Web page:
A change in Medicaid reimbursement currently being pushed by New York’s hospital industry appears likely to benefit high-end hospitals proportionally more than safety-net institutions, a review of hospitals’ financial reports indicates.

A proposal jointly advanced by Greater New York Hospital Association and the health-care union 1199 SEIU calls for New York’s Medicaid program to reimburse hospitals for 100 percent of their costs for treating Medicaid patients. This is meant to eliminate what the groups say is a 30 percent shortfall between current Medicaid fees and their expenses.

In an ad campaign and in testimony to the Legislature, the proponents have contended that their proposal would “combat inequity” in the state’s health-care system. However, that claim is hard to reconcile with the pattern found in hospitals’ financial reports to the federal government.

For 2021 – the most recent year for which complete data are available – those reports show that the gap between Medicaid revenue and Medicaid costs varied widely from one hospital to the next, from as high as 90 percent to zero. A handful of hospitals reported Medicaid revenue that exceeded their cost of care.

Overall, reimbursements gaps for individual hospitals were inversely correlated with the share of income they derived from Medicaid. The gaps tend to be wider for more prosperous hospitals that treated fewer Medicaid patients, likely because their cost structures reflected higher spending on salaries, equipment, facilities, etc.

On the other hand, the gaps tended to be smaller for “safety net” hospitals serving low-income communities, in part because those hospitals receive supplemental Medicaid funding meant to offset their financial losses (see chart).


Source: CMS hospital cost reports for 2021 (click to enlarge)

The 11 hospitals owned by the city of New York were exceptions to this rule. In 2021, they accounted for more than half of the aggregate reimbursement gap statewide. If Medicaid had reimbursed all reported costs, the city’s Bellevue Hospital would have collected an additional $863 million, the most of any single institution, and New York City Health + Hospitals collectively would have gained $4.3 billion.

However, the vast majority of New York’s hospital care is provided by not-for-profit institutions. For that sector, a cost-based reimbursement system would have driven relatively less money to safety-net providers and relatively more to high-end hospitals.

If such a system had been in effect in 2021, for example, the state’s largest and most profitable hospital – Manhattan’s NewYork-Presbyterian – would have collected an additional $537 million from Medicaid, the largest dollar increase of any non-government hospital.

Meanwhile, not-for-profit safety-net hospitals such as Bronxcare Health System and Wyckoff Heights in Brooklyn would have received no increase, because their overall Medicaid funding already exceeded their reported costs of care for Medicaid patients.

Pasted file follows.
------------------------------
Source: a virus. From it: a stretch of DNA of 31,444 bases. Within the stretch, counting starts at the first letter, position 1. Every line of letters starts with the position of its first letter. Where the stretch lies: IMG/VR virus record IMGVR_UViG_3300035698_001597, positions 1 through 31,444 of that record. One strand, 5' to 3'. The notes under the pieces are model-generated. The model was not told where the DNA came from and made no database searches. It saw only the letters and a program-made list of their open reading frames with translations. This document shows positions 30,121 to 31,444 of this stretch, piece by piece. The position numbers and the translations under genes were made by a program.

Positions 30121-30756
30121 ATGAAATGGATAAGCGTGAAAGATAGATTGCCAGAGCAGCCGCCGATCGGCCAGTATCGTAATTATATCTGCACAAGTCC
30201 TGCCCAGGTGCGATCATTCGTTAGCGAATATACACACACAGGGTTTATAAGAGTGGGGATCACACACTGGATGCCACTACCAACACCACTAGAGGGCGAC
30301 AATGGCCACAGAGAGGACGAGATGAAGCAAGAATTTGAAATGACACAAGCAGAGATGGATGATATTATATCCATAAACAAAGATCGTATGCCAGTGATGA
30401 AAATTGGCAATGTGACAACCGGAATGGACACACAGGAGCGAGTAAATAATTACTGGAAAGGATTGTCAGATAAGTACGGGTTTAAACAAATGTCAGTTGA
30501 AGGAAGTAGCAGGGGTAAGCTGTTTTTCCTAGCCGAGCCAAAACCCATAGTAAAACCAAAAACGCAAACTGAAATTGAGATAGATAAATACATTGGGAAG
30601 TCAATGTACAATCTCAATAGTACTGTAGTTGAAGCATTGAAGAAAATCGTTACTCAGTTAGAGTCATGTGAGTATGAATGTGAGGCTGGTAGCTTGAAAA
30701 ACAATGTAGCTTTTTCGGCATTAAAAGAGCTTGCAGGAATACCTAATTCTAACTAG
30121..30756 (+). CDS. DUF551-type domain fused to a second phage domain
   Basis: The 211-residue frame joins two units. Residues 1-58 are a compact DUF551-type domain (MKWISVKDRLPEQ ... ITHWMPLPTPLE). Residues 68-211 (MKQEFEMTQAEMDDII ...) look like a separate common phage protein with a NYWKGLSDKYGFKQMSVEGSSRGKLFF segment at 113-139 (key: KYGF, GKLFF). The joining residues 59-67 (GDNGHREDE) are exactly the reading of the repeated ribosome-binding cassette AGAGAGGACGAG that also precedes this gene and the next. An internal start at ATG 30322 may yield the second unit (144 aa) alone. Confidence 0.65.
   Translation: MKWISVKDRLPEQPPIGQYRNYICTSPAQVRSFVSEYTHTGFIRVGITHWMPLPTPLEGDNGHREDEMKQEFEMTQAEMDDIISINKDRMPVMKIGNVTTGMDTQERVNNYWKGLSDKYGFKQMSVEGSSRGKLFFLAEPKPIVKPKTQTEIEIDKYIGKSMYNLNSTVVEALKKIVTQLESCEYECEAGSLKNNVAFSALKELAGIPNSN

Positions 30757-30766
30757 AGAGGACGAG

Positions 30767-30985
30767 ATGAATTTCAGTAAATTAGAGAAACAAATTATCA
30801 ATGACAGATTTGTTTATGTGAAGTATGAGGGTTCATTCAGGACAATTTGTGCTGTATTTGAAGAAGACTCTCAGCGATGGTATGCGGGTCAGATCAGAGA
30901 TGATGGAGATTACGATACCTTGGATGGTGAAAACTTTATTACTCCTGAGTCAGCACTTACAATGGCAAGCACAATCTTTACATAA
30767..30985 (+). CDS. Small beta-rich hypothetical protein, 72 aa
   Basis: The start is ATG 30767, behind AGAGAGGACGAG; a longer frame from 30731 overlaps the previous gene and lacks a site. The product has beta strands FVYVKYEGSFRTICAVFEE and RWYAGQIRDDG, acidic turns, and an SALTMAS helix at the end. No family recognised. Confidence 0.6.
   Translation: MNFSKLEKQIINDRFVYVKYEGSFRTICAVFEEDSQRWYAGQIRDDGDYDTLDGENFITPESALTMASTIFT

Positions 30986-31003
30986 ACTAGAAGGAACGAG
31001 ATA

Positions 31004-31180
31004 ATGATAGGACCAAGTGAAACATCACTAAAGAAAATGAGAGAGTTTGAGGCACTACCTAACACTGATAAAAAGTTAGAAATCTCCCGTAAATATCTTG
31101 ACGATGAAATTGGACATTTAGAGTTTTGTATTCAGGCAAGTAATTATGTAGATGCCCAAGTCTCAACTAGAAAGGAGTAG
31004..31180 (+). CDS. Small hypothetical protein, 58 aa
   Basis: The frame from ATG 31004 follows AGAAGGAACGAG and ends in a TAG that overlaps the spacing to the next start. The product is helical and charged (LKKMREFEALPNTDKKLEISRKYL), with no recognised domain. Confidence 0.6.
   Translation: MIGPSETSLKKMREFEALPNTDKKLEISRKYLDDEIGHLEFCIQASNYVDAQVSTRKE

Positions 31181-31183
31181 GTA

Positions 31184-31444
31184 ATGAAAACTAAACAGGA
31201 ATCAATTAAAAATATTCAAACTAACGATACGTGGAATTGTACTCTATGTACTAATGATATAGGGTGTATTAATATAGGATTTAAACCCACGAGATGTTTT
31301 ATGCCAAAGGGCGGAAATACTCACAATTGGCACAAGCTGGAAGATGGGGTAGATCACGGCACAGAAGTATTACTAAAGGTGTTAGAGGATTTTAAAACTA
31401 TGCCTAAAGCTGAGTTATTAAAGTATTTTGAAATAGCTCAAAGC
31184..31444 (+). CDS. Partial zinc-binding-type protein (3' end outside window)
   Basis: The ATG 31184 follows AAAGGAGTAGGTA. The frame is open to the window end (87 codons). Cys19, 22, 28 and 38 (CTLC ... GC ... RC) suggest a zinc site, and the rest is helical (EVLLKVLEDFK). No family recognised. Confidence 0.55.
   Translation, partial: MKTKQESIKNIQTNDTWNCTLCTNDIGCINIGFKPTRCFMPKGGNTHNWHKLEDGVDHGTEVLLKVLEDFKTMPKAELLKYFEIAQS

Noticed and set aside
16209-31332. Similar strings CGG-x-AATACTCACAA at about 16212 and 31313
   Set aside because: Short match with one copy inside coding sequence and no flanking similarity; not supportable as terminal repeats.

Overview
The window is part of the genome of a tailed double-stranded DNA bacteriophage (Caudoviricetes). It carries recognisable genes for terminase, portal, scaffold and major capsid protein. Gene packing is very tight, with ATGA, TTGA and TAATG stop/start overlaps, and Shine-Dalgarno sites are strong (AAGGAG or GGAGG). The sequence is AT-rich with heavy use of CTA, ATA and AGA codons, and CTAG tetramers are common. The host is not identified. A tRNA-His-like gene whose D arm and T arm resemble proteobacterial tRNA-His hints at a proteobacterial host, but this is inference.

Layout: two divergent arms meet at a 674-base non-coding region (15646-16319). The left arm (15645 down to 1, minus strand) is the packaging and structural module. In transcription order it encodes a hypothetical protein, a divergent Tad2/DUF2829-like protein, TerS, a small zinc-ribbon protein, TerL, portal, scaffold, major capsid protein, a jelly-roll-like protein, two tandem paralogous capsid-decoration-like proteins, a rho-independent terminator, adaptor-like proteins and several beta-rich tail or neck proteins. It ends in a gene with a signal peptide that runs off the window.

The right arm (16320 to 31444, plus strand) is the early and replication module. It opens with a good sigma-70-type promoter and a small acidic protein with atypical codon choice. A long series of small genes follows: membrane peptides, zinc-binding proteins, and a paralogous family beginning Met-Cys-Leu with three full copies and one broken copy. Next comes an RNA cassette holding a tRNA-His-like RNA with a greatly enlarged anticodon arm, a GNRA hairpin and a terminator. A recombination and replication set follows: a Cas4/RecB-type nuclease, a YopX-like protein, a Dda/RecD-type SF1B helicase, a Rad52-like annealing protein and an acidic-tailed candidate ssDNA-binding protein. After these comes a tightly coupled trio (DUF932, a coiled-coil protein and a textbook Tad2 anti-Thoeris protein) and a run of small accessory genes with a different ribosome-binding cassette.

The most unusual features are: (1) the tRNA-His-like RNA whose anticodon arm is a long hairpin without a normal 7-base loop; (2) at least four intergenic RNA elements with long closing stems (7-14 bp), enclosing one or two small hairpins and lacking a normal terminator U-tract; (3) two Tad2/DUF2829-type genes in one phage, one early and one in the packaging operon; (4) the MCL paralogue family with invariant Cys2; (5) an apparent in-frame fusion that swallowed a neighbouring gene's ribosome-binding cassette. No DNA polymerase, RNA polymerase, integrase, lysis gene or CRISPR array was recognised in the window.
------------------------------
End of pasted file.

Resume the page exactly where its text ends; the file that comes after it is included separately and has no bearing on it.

Two more examples from 2021: St. Barnabas Hospital in the Bronx (also known as SBH Health System) got almost half its revenue from Medicaid and would have received a 12 percent boost under a cost-based Medicaid payment system. But Long Island Jewish Medical Center in Nassau County, where Medicaid is a fifth of revenue, stood to receive a 21 percent increase in Medicaid fees.

A statewide listing of Medicaid funding and reported costs by hospital is available here.

At last week’s budget hearing, advocates of switching to cost-based payment for Medicaid hospital care presented the proposal as a matter of justice. 

GNYHA President Kenneth Raske said the change would “eliminate the health-care disparities in our communities of color.” He said the additional cost to the state, which he estimated at $2.7 billion, should be phased in over four years, starting with a downpayment in the fiscal 2024-25.

The president of 1199 SEIU, George Gresham, compared inequities in the current system to the Jim Crow laws of the post-Civil War South: “This is not just about balancing the budget, this is a civil rights issue.” He said he hoped lawmakers would agree “that New York is better than this, that we’re not going to compensate the hospitals 30 percent less for taking care of the Black and brown community.”

New York’s per-person spending on Medicaid, and its per-person spending on hospitals from all sources, are the highest of any state, and switching to full reimbursement of reported costs would add billions to both numbers. Before considering such an expensive change, legislators should think through the complexities of how the policy would work – and the possibility that it would worsen funding inequities rather than fixing them.

About the Author

Bill Hammond

As the Empire Center’s senior fellow for health policy, Bill Hammond tracks fast-moving developments in New York’s massive health care industry, with a focus on how decisions made in Albany and Washington affect the well-being of patients, providers, taxpayers and the state’s economy.

Read more by Bill Hammond

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